Observation of sodium sulfite solid added to a little alkaline potassium permanganate?

1 Answer
Jun 5, 2018

Answer:

Well what did you see? The colour would dissipate certainly, but was there a brown precipitate? Did it go green..?

Explanation:

In acidic medium sulfite would be oxidized to sulfate, and permanganate reduced to #Mn^(2+)#

#SO_3^(2-) +H_2O(l)rarr SO_4^(2-) +2H^+ + 2e^-# #(i)#

And of course permanganate reduced to #Mn^(2+)#...

#MnO_4^(-) + 8H^+ +5e^(-) rarr Mn^(2+)+4H_2O# #(ii)#

But this is in an ACID medium. In a basic medium, which was specified by the question, more likely the reduction product would be manganate ion, #MnO_4^(2-)#, #Mn(VI+)#, OR #MnO_2(s)#...i.e. a hydrous oxide of #Mn(IV+)#...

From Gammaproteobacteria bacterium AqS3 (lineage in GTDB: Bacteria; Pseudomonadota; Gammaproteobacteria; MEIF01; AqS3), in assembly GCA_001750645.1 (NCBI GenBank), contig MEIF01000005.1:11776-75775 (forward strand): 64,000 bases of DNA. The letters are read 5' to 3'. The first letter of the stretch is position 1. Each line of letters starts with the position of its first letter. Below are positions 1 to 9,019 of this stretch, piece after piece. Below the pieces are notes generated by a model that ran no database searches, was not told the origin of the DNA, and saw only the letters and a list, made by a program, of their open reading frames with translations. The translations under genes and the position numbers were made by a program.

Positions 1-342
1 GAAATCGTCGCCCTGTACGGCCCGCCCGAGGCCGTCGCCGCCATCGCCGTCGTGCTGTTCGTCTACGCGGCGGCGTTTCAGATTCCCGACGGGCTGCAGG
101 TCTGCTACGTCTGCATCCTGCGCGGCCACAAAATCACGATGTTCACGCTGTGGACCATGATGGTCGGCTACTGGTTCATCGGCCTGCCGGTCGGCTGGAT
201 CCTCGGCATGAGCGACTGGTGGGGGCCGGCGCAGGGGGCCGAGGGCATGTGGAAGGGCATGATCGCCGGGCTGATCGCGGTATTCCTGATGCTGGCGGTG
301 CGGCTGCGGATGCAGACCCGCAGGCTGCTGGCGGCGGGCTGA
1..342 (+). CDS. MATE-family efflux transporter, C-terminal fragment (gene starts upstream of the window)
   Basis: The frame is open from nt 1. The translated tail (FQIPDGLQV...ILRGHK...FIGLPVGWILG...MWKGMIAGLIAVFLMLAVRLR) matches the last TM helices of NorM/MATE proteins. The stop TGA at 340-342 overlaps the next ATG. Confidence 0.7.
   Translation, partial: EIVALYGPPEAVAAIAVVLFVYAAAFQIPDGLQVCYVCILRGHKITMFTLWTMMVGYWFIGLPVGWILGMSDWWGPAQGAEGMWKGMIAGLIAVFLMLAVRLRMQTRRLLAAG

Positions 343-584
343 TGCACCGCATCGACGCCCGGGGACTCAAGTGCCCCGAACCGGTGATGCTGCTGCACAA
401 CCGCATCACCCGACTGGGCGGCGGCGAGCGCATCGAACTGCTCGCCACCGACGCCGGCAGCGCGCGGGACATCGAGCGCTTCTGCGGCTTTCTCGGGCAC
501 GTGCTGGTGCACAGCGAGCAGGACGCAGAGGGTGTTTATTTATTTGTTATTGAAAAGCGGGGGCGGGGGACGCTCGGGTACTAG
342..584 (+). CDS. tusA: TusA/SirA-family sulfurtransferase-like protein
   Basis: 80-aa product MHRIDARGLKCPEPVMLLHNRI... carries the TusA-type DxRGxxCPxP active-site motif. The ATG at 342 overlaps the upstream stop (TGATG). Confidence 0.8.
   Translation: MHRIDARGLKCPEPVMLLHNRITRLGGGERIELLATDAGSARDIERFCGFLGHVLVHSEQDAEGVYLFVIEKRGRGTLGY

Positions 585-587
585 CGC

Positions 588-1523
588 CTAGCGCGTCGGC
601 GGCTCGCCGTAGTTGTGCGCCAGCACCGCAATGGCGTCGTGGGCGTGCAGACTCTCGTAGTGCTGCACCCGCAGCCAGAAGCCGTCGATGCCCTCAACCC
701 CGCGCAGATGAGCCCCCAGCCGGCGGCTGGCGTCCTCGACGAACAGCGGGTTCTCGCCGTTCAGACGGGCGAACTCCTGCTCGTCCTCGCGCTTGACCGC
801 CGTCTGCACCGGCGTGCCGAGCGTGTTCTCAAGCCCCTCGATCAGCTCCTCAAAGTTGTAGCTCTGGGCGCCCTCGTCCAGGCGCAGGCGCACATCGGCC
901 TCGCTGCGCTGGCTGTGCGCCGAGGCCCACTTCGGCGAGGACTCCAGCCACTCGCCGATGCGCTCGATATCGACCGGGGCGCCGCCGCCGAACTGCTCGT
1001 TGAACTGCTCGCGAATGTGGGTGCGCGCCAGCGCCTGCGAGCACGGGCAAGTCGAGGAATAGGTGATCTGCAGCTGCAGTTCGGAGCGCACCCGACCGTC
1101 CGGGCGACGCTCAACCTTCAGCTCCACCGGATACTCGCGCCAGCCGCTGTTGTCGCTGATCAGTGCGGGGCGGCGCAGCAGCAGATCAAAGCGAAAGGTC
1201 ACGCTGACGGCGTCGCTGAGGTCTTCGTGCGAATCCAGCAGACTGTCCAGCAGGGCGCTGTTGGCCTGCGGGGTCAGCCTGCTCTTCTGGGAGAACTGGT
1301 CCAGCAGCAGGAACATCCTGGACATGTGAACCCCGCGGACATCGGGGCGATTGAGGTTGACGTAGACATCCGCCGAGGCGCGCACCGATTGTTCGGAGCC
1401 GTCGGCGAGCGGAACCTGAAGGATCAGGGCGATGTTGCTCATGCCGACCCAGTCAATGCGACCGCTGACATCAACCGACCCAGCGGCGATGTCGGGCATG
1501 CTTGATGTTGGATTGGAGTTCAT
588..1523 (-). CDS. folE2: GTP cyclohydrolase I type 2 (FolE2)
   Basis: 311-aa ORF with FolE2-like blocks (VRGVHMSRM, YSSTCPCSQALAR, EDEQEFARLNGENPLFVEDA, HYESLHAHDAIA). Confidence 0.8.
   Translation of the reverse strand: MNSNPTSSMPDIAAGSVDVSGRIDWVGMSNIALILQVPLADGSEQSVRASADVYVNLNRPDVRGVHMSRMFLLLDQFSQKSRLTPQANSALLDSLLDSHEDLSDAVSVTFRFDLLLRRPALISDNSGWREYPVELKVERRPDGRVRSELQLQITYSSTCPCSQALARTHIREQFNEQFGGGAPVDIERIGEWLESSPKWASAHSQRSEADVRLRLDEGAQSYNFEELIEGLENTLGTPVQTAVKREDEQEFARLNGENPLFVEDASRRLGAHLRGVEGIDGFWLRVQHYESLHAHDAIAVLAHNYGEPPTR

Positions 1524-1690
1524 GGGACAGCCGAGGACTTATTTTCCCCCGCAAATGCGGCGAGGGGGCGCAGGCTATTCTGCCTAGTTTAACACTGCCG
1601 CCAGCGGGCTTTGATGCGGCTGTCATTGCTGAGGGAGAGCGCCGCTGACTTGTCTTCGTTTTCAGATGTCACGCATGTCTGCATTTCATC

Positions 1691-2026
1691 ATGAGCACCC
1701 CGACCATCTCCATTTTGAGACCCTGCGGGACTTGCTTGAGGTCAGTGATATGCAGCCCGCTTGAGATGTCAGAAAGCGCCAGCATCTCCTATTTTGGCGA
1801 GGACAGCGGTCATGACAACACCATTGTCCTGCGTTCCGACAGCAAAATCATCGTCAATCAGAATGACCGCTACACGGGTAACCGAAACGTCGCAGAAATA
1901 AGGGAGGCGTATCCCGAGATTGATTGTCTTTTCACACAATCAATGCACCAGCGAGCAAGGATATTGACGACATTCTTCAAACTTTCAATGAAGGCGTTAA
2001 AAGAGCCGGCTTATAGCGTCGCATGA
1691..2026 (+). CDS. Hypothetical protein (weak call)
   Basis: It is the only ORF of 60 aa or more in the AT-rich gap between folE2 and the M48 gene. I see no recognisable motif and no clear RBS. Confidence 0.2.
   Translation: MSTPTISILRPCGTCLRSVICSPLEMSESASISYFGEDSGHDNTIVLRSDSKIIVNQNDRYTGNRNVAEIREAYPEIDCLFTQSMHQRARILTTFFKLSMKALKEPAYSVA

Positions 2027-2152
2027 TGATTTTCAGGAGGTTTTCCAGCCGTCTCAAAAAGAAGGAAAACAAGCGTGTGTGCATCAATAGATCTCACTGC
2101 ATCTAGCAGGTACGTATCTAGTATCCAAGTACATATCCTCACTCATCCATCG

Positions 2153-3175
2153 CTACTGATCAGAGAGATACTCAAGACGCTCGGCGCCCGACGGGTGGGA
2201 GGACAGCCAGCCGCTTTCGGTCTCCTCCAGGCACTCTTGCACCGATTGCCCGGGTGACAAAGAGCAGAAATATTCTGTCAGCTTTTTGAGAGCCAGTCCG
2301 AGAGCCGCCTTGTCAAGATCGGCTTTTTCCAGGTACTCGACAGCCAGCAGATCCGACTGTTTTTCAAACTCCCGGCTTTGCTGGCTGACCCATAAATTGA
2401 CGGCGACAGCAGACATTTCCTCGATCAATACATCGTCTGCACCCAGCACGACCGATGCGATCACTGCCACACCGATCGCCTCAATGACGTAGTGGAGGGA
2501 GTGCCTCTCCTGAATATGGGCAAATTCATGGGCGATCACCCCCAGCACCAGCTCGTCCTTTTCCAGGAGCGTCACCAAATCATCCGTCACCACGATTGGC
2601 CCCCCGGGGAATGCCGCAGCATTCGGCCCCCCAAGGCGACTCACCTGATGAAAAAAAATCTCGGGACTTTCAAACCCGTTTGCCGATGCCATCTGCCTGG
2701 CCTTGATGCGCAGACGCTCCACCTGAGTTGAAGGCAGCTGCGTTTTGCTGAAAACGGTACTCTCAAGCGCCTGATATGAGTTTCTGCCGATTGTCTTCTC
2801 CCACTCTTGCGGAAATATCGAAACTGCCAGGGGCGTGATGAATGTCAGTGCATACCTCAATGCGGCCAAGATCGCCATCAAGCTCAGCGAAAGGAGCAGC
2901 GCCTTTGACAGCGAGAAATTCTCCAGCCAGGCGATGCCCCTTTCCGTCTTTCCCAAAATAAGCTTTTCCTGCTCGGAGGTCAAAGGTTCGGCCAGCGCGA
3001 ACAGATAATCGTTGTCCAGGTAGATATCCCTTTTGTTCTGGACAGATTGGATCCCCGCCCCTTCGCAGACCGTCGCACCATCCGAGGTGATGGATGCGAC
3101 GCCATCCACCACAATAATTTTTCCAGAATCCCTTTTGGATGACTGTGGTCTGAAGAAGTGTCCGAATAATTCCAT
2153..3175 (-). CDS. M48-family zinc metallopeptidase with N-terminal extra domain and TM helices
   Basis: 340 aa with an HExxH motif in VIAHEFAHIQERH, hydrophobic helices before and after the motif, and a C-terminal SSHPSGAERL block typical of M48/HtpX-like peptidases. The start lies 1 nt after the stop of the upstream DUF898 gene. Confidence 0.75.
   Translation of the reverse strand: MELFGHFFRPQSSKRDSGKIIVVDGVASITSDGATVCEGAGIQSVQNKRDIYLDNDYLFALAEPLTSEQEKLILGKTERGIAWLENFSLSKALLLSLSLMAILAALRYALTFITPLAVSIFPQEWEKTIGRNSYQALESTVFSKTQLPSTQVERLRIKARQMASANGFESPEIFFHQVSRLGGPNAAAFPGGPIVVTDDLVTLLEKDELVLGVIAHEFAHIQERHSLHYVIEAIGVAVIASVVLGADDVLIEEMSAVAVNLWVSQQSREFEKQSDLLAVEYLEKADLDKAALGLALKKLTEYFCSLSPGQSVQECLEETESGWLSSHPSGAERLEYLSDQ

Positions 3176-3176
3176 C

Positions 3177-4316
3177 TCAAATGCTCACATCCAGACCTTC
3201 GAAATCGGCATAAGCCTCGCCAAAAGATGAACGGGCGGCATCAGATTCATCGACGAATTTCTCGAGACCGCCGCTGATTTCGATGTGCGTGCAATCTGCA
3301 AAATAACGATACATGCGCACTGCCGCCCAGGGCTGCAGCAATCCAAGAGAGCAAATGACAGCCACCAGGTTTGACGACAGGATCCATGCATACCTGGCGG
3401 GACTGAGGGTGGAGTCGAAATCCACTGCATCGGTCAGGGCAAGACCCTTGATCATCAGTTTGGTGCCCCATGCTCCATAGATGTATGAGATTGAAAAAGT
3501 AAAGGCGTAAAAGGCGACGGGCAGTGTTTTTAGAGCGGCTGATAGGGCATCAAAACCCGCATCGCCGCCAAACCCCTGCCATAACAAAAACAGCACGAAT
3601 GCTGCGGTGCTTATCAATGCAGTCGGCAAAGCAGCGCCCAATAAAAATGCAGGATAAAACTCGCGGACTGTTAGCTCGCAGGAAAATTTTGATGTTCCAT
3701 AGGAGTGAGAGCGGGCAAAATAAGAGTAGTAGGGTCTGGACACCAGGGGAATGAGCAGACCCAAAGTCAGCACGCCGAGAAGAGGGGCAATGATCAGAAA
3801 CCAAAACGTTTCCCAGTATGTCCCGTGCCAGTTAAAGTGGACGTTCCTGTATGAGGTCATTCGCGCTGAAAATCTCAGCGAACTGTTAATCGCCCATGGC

For manganate ion....

#underbrace(MnO_4^(-))_"red" +e^(-) rarr underbrace(MnO_4^(2-))_"green"#

...or MORE LIKELY.....

#MnO_4^(-)+2H_2O + 3e^(-) rarr underbrace(MnO_2(s))_"brown solid"darr+4HO^-# #(iii)#

I am inclined to think that #(iii)# is the reduction that occurred. But what do I know? I did not do the experiment. And so we cross multiply...

#3xx(i)+2xx(iii)#

#3SO_3^(2-) +2MnO_4^(-) +H_2O(l)rarr2MnO_2(s)+3SO_4^(2-) + 2HO^-#

The which is balanced with respect to mass and charge... Whew.

See here for another example of this process...